ADDIS ABABA (Reuters) - More than 200,000 Ethiopians who rely on fishing and farming could become reliant on aid to survive if the government goes ahead with building Africa’s biggest hydropower dam, an advocacy group said.
Ethiopia is building the 1.4 billion euro dam as part of a campaign to beat power shortages and become a power exporter.
The dam - Gibe III -- is expected to generate 1,800MW, almost doubling Ethiopia’s current capacity of just under 2,000MW.
Tribal rights group Survival International says the dam will cause displacement and upset fishing and farming. Among tribes that will be affected are the Kwegu and the Hamar.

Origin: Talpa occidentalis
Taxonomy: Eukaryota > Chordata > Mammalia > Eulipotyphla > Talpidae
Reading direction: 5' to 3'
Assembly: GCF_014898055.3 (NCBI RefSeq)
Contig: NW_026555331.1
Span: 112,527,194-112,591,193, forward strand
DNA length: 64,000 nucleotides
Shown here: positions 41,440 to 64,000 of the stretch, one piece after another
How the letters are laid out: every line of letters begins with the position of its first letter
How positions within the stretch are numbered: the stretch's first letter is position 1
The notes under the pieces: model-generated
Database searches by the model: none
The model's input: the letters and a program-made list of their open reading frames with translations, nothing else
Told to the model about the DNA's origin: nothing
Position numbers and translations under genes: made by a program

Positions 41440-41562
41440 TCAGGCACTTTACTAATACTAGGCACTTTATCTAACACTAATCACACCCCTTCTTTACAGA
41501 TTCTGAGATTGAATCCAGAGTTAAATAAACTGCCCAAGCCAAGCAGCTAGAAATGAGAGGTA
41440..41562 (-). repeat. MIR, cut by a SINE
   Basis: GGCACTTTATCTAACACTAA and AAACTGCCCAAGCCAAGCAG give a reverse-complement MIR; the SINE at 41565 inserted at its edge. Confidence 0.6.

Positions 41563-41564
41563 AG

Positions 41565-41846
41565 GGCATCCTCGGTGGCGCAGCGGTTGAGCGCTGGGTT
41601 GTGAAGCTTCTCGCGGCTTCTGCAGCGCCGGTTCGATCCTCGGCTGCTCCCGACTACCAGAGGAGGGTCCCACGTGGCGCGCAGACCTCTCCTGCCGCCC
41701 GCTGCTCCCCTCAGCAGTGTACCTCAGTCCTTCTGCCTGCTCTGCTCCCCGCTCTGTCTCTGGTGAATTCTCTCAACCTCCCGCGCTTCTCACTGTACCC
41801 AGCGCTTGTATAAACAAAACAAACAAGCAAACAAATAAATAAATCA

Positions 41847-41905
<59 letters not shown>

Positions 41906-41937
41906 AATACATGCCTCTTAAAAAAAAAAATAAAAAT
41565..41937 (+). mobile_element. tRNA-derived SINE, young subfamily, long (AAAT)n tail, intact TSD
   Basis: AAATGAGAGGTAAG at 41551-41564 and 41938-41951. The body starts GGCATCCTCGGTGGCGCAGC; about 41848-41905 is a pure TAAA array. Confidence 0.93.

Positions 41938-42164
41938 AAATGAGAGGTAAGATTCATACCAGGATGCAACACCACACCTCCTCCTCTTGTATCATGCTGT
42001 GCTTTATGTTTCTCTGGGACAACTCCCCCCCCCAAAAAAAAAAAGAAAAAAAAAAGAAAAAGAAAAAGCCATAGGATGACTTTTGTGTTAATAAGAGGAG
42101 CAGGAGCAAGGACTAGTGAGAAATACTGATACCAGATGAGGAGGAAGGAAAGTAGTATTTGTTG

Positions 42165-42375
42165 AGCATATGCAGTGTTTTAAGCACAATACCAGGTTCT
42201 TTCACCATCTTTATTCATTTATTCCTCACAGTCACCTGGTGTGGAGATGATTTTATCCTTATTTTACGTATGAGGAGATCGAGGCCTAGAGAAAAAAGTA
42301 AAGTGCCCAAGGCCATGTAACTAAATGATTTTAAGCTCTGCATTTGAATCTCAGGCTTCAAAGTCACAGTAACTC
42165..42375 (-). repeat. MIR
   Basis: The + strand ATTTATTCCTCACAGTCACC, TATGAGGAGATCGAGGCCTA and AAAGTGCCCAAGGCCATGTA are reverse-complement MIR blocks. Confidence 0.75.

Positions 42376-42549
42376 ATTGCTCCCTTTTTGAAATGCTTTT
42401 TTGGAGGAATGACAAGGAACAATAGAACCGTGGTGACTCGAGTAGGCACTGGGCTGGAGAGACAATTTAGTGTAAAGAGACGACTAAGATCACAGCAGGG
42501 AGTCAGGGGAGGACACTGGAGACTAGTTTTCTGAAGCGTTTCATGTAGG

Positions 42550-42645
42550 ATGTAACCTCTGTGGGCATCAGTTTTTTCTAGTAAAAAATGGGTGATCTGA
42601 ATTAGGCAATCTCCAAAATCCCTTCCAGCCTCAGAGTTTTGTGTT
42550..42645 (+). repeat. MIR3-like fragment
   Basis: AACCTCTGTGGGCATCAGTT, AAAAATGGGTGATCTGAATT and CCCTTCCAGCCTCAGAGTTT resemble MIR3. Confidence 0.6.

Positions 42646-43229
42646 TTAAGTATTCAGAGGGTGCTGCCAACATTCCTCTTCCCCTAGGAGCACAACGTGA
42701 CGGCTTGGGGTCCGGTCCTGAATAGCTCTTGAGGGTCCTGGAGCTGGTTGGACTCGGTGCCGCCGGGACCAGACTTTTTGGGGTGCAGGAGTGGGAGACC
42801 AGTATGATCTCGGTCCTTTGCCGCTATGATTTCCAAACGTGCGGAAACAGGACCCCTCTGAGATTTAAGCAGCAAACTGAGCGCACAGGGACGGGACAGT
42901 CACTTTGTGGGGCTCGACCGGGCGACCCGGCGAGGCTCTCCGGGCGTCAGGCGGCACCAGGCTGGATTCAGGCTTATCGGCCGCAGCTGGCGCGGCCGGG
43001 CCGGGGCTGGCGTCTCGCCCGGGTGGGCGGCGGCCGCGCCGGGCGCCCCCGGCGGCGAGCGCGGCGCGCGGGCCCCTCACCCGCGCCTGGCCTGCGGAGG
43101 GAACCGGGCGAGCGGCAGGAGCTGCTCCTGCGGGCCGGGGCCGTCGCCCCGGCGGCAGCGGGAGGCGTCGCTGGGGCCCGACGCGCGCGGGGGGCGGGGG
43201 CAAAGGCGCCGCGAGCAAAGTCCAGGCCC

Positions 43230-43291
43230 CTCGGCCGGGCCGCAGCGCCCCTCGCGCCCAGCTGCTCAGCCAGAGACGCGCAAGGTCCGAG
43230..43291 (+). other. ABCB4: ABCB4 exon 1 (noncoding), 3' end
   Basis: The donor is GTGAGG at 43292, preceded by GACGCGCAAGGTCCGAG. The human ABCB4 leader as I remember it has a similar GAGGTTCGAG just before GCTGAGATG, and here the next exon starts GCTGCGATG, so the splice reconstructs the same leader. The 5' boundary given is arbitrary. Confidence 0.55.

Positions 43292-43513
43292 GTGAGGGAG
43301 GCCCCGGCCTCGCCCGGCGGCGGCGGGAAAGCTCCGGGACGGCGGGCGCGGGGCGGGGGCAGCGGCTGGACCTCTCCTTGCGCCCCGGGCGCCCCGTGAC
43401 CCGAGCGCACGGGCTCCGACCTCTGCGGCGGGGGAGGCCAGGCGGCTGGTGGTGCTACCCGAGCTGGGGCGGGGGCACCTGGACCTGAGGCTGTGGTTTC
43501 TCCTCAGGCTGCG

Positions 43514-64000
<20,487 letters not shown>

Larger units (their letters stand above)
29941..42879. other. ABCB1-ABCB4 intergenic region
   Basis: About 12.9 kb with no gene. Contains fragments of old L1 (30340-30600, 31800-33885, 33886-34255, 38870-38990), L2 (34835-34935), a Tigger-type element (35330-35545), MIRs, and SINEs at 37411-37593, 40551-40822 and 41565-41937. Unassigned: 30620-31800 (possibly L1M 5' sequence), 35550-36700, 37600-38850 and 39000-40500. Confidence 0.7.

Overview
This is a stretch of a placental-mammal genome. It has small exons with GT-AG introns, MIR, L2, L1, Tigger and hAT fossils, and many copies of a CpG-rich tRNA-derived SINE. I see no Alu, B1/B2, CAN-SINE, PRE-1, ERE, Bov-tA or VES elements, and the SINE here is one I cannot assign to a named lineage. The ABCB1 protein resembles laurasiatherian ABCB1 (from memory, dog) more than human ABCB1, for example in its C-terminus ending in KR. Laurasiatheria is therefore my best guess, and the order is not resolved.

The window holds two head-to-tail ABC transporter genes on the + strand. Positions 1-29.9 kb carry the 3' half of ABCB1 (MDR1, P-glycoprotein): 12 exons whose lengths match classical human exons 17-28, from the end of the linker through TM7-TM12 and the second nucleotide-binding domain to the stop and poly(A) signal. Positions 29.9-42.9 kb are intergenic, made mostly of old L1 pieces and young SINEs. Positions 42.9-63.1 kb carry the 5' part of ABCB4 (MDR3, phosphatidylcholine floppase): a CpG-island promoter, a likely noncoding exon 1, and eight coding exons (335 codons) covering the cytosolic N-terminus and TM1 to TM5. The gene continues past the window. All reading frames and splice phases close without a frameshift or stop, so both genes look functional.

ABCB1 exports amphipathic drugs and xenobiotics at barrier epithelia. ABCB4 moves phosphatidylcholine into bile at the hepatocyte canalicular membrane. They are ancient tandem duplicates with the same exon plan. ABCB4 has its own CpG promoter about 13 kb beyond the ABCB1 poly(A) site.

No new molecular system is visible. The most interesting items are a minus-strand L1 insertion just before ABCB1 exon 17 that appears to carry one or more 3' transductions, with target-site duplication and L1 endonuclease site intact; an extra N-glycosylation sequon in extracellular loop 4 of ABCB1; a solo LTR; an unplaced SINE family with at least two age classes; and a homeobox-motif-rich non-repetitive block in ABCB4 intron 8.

“These tribes are self-sufficient but this dam will ruin their economies,” a Survival International representative, who did not wish to be named, said.
“It will end the annual flooding some rely on to make the land they farm fertile, and for tribes who rely on fishing, it will deplete stocks. They will need aid.”
Ethiopia is negotiating funding for the dam, which began construction in 2006, with the World Bank, the African Development Bank, the European Investment Bank and the Italian government
“No respectable outside body should be funding this atrocious project,” Survival International director, Stephen Corry, said in a statement.
The country’s utility, EEPCo, was not immediately available to comment. The government has said that people affected by hydropower dams will be compensated or relocated.
The country is building five more hydropower dams, some funded by the World Bank. Hydropower fuels about 90 percent of its energy, EEPCo says.
Reporting by Barry Malone; Editing by Giles Elgood
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